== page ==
Figure 1. Epicurve of plague outbreak on Madagascar. Institut Pasteur Madagascar, 11/6/17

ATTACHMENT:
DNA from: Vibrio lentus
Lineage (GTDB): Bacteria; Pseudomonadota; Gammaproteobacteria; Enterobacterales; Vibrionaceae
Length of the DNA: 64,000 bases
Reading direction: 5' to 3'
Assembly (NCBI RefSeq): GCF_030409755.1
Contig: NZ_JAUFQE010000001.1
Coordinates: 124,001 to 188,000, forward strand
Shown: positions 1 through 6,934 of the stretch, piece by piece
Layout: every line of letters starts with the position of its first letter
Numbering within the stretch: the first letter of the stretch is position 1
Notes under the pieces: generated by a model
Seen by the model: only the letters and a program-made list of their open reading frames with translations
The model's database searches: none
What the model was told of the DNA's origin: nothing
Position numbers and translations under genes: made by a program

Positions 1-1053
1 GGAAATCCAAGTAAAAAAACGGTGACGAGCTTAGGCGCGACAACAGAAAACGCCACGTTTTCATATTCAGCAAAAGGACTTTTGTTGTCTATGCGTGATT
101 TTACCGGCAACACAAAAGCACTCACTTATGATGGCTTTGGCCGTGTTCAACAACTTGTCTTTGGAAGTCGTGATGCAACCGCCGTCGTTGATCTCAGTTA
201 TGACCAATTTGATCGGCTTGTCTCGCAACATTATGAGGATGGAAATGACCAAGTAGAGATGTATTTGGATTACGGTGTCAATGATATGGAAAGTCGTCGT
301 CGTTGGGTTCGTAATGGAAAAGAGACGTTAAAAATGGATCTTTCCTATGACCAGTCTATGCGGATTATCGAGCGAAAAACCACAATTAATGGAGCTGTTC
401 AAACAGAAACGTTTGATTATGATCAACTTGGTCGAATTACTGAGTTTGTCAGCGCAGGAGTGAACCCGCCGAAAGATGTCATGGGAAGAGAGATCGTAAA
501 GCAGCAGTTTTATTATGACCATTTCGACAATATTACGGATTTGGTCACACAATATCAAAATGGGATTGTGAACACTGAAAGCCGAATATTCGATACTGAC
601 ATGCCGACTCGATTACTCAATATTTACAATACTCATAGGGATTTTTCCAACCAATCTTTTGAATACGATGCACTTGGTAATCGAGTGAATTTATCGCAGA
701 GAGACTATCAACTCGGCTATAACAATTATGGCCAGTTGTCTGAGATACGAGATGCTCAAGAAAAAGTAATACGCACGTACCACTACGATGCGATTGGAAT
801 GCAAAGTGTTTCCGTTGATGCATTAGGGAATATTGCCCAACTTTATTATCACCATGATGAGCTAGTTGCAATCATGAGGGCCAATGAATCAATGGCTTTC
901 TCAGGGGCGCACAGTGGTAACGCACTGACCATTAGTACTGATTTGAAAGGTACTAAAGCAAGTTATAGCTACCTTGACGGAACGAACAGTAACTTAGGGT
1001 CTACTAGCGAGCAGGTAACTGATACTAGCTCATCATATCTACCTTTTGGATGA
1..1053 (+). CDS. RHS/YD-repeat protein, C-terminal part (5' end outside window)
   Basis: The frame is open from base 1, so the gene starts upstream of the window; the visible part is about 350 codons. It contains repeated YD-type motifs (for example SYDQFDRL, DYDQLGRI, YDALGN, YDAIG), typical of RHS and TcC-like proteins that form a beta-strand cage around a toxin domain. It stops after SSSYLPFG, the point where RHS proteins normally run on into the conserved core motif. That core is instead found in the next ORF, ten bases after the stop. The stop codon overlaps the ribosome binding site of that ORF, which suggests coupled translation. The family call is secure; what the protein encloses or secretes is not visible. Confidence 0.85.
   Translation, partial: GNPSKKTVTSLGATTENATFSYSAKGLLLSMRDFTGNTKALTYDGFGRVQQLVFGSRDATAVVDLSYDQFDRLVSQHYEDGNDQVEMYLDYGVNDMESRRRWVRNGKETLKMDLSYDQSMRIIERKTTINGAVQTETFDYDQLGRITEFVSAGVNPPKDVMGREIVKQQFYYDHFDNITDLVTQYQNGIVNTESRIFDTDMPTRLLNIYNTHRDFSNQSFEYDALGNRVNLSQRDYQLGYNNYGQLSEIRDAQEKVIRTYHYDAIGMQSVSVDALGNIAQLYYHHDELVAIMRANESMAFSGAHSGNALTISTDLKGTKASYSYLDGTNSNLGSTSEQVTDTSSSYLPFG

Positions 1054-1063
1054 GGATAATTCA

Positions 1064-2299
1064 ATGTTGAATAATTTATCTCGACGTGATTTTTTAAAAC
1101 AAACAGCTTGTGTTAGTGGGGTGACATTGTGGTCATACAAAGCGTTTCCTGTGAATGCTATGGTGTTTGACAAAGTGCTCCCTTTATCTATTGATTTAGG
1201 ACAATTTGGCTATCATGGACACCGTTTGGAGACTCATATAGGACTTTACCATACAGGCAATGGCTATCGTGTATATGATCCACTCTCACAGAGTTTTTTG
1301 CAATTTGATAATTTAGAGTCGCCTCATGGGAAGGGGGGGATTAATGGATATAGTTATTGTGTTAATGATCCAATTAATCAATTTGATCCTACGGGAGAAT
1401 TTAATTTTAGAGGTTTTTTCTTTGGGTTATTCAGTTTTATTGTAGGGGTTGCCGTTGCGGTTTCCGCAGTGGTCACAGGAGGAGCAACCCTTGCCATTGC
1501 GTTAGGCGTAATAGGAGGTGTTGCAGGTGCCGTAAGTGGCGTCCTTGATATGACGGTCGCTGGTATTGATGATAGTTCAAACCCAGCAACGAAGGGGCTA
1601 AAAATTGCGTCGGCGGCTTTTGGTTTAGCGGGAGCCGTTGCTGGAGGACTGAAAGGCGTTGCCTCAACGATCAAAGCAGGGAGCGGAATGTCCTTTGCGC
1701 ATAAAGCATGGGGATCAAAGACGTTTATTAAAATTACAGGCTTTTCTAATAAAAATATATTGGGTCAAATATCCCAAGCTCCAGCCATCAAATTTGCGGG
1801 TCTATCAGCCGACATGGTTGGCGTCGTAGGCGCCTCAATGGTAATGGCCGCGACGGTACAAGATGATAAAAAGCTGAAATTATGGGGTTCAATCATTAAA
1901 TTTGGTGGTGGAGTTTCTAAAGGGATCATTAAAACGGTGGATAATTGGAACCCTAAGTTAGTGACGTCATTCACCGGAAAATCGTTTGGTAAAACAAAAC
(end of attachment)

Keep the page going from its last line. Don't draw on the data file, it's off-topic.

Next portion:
In August 2017, a 31-year old man died of pneumonic plague in Antananarivo, the capital city of Madagascar. Before his death, he travelled on a crowded minibus from the Central Highlands, infecting his travel associates. The outbreak quickly spread airborne, even beyond the endemic areas into major cities. By October 30, 2017, 1801 cases of plague have been reported, of which 1,111 were classified as pneumonic plague, a much higher ratio than typically reported. To date, 143 of the cases have died, representing a 7% case fatality rate. The number of cases reported per day has reduced since the second week of October, 2017. However, the typical plague season in Madagascar lasts until April, and therefore more cases are expected until then. Local authorities have responded by providing prophylactic antibiotics to residents of the large cities such as the capital Antananarivo and the port city of Toamasina. They also investigated new cases, aided by the Institute Pasteur Madagascar, as well as actively traced contacts of confirmed cases to follow up on them, in addition to educating the public. Rodent and flea control was also initiated. A suspected case of plague was reported in a traveler in Seychelles returning from Madagascar, but was later not confirmed when test results came back negative. Nevertheless, flight were halted between the Seychelles and Madagascar. Nine other neighboring countries in Africa and the Indian Ocean also instituted preparedness and enhanced surveillance activities at points of entry. The US CDC also issued a Level 2 Travel Notice for Madagascar, suggesting that travelers practice enhanced precautions in the region to protect against the plague. On the island, schools have been closed, and large gatherings have been prohibited. As the outbreak began to unfold, a large number of international and non-governmental organizations joined the campaign to control and stem the epidemic before it gets worse.